No one has said anything for about 30 seconds. Not since the guy next to you spluttered out his thoughts, all hedges and apologies. He looks relieved. Job done. The rest of the room is shuffling awkwardly, heads bowed looking for inspiration from their shoes, the carpet, or maybe just praying for it. 5 bright post-its cling to the vast white wall, unhelpful scrawls across them. One of them peels slowly from the wall, flutters to the floor. “Come on guys,” comes a voice, “you must have some ideas.”
Having ideas is hard.
Having good ideas is even harder.
And while almost everyone agrees that collaboration is a good thing, cross-functional ideation workshops (brainstorms for the less jargon-minded) can still cause an involuntary groan when your invite lands in a teammates’ inbox. …
It’s all about getting away from the touchscreen, and interfacing with the devices around us in more natural ways: haptics, computer vision, voice control, and artificial intelligence — What is Zero UI?
Interacting in a more natural way with our technology is, for me, a bit of a misnomer. I can’t think of anything in nature that I can control with my voice or by gesturing. (Unless you happen to be called Moses.)
Pulling levers, pushing buttons and twisting dials have, over the last hundred years, become naturalised ways to interact with machinery and objects.
What started as mechanisms for control have developed into signifiers which give us instant feedback when we can’t see the inner workings of a device — we know the amplifier will be loud because we’ve turned the volume control to eleven. And, skeumorphic or not, we use the same signifiers in our digital interfaces. …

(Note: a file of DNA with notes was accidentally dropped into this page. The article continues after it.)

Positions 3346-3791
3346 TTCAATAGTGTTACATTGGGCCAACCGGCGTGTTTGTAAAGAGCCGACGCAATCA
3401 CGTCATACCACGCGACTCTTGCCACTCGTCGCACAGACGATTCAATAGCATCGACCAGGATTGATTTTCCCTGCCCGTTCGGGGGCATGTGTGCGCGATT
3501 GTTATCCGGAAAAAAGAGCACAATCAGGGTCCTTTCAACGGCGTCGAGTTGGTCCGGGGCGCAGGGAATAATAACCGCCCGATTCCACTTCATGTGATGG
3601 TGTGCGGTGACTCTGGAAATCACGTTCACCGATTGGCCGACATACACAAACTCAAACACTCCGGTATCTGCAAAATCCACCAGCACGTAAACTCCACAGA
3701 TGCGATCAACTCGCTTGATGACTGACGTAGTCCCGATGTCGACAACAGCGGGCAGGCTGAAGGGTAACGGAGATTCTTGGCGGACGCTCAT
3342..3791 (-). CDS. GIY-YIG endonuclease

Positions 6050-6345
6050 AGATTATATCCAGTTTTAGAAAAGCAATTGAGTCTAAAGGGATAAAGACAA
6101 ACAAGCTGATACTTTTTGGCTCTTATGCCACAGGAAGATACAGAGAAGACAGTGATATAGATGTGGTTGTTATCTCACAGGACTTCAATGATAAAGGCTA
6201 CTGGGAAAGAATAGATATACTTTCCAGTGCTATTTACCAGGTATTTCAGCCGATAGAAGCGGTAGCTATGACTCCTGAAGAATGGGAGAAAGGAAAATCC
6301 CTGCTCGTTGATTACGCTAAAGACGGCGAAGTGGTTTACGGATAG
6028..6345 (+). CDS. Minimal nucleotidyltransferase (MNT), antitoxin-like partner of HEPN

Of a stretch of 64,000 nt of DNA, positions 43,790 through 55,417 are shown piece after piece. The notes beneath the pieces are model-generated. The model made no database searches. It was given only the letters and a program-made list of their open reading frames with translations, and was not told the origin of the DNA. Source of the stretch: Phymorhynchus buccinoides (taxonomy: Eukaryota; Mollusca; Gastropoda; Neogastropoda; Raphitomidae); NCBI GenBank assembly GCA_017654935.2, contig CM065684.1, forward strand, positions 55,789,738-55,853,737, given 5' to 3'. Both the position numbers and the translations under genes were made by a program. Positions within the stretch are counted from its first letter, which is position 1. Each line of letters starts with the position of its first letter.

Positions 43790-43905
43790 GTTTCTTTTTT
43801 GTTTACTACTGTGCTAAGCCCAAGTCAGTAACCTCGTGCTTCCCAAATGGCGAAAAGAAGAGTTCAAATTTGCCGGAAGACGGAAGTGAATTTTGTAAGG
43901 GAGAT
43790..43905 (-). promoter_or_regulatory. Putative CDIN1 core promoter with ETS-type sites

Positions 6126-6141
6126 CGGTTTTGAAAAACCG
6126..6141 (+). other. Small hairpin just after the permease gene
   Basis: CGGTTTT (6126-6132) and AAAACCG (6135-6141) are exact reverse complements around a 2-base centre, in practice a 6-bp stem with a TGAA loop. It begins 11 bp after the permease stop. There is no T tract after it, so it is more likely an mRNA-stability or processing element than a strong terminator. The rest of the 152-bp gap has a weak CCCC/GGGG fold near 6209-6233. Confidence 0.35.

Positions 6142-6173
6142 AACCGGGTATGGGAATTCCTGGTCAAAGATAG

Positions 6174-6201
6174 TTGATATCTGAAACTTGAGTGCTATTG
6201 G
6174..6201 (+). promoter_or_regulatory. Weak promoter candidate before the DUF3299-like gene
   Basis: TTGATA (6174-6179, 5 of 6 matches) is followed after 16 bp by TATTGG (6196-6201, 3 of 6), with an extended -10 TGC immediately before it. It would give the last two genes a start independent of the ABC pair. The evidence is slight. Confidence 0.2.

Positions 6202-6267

I’m a very goal oriented person, probably because I’m so into sports. And I mean into sports. I’ll set a goal, work towards it and meet it (or get injured, more often).
I’ve never set New Year’s Resolutions. I set goals for the year. Three of them. A life one, a work one and a sport one. Some are easier to meet than others. Sometimes they’re deliberately vague and sometimes they’re agonisingly pointed. But each one I break down into smaller process goals which I meet, triggering the warm, nudging buoyancy of tiny success.
I’ve been thinking more about my goals and process as I’ve been reading about OKRs. I like the direction of setting a qualitative objective and quantitative key results. It appeals to my structure of big goal, small processes. …
It’s like that, and that’s the way it is — Darryl McDaniels, Joseph Simmons, Larry Smith, 1983
Let’s get one thing clear. Your industry will be disrupted. There are probably 10 start ups being funded right now who are going to shake up your business, take your customers and leave you reading about your demise on Twitter (which incidentally is quickly becoming the biggest platform for recruitment. Just something to think about.)
Here’s a list of 32 industries deemed ripe for disruption. I’m willing to bet yours is on there. And if it isn’t, it’s probably too late.
It’s when, not if. And here’s how to spot when it’s coming. …
What’s the minimum viable knowledge you need to say, “I know how to code?”
Can you code after attending Decoded?
What about when you were tinkering with the layout of your MySpace page (or your Geocities page, for that matter)?
Or when you built yourself a website?
Or when you built a website for someone else?
I can build a basic website in notepad - from scratch - using HTML and CSS without looking anything up in a book or on stack overflow. Maybe a little bit of PHP at a push. …